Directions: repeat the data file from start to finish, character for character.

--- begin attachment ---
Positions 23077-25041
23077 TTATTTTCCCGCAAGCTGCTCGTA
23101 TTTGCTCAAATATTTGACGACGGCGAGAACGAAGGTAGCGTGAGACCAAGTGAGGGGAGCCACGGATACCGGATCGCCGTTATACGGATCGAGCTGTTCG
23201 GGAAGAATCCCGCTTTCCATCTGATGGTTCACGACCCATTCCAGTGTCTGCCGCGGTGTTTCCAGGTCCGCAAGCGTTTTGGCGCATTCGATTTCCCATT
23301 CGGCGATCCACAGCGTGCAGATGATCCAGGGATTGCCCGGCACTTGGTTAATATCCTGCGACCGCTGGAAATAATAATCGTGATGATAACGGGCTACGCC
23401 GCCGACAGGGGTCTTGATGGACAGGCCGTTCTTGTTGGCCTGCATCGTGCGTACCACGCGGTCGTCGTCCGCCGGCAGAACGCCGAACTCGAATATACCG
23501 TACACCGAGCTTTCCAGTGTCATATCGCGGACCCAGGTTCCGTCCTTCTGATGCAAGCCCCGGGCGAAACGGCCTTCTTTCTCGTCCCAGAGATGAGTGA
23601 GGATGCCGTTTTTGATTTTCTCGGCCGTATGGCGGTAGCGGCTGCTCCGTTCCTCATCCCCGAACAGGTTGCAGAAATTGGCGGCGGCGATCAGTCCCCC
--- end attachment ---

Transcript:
Positions 23077-25041
23077 TTATTTTCCCGCAAGCTGCTCGTA
23101 TTTGCTCAAATATTTGACGACGGCGAGAACGAAGGTAGCGTGAGACCAAGTGAGGGGAGCCACGGATACCGGATCGCCGTTATACGGATCGAGCTGTTCG
23201 GGAAGAATCCCGCTTTCCATCTGATGGTTCACGACCCATTCCAGTGTCTGCCGCGGTGTTTCCAGGTCCGCAAGCGTTTTGGCGCATTCGATTTCCCATT
23301 CGGCGATCCACAGCGTGCAGATGATCCAGGGATTGCCCGGCACTTGGTTAATATCCTGCGACCGCTGGAAATAATAATCGTGATGATAACGGGCTACGCC
23401 GCCGACAGGGGTCTTGATGGACAGGCCGTTCTTGTTGGCCTGCATCGTGCGTACCACGCGGTCGTCGTCCGCCGGCAGAACGCCGAACTCGAATATACCG
23501 TACACCGAGCTTTCCAGTGTCATATCGCGGACCCAGGTTCCGTCCTTCTGATGCAAGCCCCGGGCGAAACGGCCTTCTTTCTCGTCCCAGAGATGAGTGA
23601 GGATGCCGTTTTTGATTTTCTCGGCCGTATGGCGGTAGCGGCTGCTCCGTTCCTCATCCCCGAACAGGTTGCAGAAATTGGCGGCGGCGATCAGTCCCCC